What do Lucille Ball and Malcolm X have in common?
They’re both part of Studio 360 American Icons series. This fall, we’ve traced the impact of The Autobiography of Malcolm X on race relations and glimpsed the dawn of the American sitcom with I Love Lucy. Last week we visited Monticello – Thomas Jefferson’s home in Virginia – and in wandering the building and the grounds, confronted some lingering questions about the country and its founding.
Monticello (photo by Geoff Kilmer / Monticello)
Now we’re turning to you for a little “listener support.” No, it’s not a pledge drive (though we encourage you to support your local station…).
Tell us what we’ve missed. We’ve produced nine new Icons — we want you to decide the tenth. If your pick is selected, we’ll make a radio story about it — and you could be a guest on an episode of Studio 360.
We put out the call a few weeks ago, and our listeners have already come up with some surprising and impressive ideas. They range wide across America’s cultural landscape: from My Antonia and The Sound and the Fury to Bugs Bunny, from the Airstream Trailer to Apollo 11. Daniel Leathersich, of Kutztown, Pennsylvania, suggested Bruce Springsteen’s “Thunder Road” because it’s a “quintessential song of the dreams of youth, the wonder of escape, and what people become from their memories.”
We need to hear from you. Tell us your ideas…and listen for our tenth American Icon!
The World Series starts tonight. And if you’ve watched any Major League Baseball this year, you’ve probably noticed the twisted metal chains many of the players wear. If not, take a closer look at the necks of Texas Rangers’ shortstop Elvis Andrus or San Francisco Giants’ outfielder Andres Torres. The necklaces, which are often coordinated with team colors, are all over the league – they caught my eye mainly because they look really uncomfortable to wear.
Andres Torres, San Francisco Giants (Ben Margot/AP)
So what is this cumbersome accessory?
The necklaces are made out of titanium by a company called Phiten. It claims the jewelry is specially designed to enhance an athlete’s performance by providing pain relief, improving circulation, and reducing stress: “Phiten products work with your body’s energy system, helping to regulate and balance the flow of energy throughout your body. Proper energy balance helps to alleviate discomfort, speed recovery, and counteract fatigue. Athletes find that they tire less easily and recover faster from intense physical activity.” Former Yankees pitcher Randy Johnson is credited with starting the craze after discovering the product on an All-Star trip to Japan in 2001.
There is no scientific proof that Phiten’s products work, but players from 2003 World Series MVP Josh Beckett to 2008 and 2009 NL Cy Young Award-winner Tim Lincecum use and endorse the necklaces.
A Phiten titanium necklace costs around $40. The company has several other products on the market as well, including lotions, stress relieving patches, bracelets, socks, and compression shirts and shorts. The accessories are even starting to be used in other sports as a legal performance-enhancer. Whether the effect is bona fide or placebo (athletes are, of course, also known for their superstitions), for many these necklaces are a must-have on the field.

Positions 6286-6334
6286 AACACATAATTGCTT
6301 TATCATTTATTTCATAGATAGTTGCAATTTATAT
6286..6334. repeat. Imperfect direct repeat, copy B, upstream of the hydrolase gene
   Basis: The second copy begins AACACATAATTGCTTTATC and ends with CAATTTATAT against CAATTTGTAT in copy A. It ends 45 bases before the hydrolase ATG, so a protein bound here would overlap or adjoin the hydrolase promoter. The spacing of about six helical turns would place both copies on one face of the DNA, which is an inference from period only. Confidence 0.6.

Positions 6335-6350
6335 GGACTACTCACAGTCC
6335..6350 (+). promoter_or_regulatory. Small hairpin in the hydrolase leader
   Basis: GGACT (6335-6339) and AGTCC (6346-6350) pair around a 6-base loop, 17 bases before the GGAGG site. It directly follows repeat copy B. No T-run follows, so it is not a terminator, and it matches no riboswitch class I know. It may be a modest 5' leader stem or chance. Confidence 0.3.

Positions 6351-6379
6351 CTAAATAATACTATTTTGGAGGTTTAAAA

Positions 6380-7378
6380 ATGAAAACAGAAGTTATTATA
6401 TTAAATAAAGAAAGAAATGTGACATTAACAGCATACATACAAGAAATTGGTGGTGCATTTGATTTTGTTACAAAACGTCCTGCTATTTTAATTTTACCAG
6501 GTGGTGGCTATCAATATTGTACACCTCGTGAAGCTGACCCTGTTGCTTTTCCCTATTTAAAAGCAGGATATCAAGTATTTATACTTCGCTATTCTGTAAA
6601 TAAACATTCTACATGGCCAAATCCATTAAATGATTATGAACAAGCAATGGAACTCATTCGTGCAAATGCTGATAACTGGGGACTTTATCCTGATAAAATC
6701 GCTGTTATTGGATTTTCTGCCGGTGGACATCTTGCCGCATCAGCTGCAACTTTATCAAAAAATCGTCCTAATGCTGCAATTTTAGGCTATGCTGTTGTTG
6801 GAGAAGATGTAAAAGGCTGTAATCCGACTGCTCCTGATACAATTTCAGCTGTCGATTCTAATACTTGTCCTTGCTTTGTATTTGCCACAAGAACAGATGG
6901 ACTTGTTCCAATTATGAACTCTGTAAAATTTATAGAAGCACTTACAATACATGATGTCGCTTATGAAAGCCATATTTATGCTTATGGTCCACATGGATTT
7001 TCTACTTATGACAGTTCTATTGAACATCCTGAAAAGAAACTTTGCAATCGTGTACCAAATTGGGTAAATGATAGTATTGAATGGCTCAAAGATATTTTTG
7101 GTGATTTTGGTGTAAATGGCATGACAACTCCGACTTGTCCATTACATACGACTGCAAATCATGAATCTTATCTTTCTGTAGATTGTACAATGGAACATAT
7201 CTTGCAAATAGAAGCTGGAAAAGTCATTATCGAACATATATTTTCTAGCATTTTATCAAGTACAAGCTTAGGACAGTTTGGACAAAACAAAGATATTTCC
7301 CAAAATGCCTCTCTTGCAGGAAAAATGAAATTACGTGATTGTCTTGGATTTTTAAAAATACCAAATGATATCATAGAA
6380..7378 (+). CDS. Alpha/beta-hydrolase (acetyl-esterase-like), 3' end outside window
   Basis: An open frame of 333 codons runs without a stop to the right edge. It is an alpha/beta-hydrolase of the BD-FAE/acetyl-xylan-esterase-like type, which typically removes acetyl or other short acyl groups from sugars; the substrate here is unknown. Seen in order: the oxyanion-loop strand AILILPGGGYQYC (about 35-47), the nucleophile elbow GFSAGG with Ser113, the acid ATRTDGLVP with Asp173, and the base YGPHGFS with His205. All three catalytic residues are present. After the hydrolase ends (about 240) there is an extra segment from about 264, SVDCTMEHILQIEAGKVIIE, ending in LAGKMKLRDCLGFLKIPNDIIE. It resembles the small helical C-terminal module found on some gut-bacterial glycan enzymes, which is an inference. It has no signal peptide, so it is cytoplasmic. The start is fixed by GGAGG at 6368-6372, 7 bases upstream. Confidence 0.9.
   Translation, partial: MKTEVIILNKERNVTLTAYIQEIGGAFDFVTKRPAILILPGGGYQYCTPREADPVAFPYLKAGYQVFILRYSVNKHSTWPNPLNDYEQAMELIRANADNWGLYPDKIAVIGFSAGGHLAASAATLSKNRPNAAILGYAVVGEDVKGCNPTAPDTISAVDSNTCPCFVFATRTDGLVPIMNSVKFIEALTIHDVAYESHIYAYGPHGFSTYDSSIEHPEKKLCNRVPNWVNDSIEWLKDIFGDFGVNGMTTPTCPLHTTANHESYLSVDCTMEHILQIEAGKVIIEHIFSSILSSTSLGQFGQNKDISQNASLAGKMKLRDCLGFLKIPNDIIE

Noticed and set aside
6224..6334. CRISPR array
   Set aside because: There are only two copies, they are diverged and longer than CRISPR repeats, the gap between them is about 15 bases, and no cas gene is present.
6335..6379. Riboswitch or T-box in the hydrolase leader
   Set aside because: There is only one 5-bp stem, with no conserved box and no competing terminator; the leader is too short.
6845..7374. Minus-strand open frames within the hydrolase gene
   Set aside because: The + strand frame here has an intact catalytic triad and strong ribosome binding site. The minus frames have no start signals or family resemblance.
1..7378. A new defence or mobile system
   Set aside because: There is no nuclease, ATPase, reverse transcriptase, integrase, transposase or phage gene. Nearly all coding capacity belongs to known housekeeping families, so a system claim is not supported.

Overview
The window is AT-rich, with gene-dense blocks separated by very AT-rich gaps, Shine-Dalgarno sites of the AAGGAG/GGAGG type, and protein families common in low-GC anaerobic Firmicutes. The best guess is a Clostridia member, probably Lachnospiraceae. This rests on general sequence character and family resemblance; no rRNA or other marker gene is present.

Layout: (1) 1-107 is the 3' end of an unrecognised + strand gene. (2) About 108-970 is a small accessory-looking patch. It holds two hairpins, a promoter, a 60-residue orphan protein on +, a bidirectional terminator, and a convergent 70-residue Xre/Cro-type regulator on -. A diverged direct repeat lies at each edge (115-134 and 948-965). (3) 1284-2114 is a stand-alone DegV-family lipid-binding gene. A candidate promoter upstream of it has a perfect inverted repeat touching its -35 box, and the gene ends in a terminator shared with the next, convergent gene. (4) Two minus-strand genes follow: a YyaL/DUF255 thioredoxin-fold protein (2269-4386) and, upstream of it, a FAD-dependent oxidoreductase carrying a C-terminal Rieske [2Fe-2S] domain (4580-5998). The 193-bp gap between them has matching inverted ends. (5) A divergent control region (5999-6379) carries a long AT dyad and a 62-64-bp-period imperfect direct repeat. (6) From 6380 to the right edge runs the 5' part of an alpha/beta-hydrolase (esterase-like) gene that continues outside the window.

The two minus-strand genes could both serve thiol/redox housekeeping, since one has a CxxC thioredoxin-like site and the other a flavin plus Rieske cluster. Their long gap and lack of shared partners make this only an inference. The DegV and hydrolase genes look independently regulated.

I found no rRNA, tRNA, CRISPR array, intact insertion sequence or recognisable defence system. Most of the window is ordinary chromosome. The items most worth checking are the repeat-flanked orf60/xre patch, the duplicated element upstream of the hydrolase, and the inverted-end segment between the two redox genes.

Feeling adventurous this fall season? Well National Geographic has you covered with this zebra-printed Great Migrations reusable accessory. If you’re in need of a new handbag, tote bag, grocery bag, or Mary Poppins bag (you know, the ones you just throw a lot of junk in and call it a purse), this is your lucky day.
This bit of swag promotes the episode “Zebra on the Move” from the new series Great Migrations, premiering November 7th.
There’s also a beautiful book of photos that goes along with the series.
We also got a blue super air blaster from co-sign collective (a group of independent business owners and contractors within the entertainment industry) — but this has us scratching our heads. How do you use it?
Last night, Jon Stewart and Stephen Colbert announced that they would hold sort-of-but-not-really-competing rallies at the Lincoln Memorial on October 30th.
Stewart’s “Rally to Restore Sanity” will be the voice of reason countering Colbert’s alarmist “March to Keep Fear Alive.” It’s a real-life satire of Glenn Beck’s Tea Party demonstration called “Restoring Honor” held on the National mall this past August. And it brings Comedy Central’s continued lampooning of absurd punditry and broken politics to a whole new level.
The Lincoln Memorial is America’s soap box. Most famously, in 1963, Martin Luther King, Jr.’s “I Have a Dream” speech catapulted the efforts of the Civil Rights movement, and it helped make the memorial one of the country’s most powerful architectural symbols. It’s without a doubt a solemn space for Americans, but not one the comedy world hasn’t touched before. After all, Legally Blonde’s cartoonish “Elle Woods” and the actual cartoon Lisa Simpson have both found inspiration there. Who knows if history will be made there on October 30th, but we can probably count on Colbert and Stewart being pretty funny.
This fall, our Peabody Award-winning series returns. Studio 360 will bring you stories on I Love Lucy, Jimi Hendrix’s “Star-Spangled Banner,” the Harley-Davidson, and that other piece of architectural Americana, Monticello (an episode that, coincidentally, features Stephen Colbert). American Icons picks up next week with the premiere of our one-hour episode on The Autobiography of Malcolm X. Don’t miss it!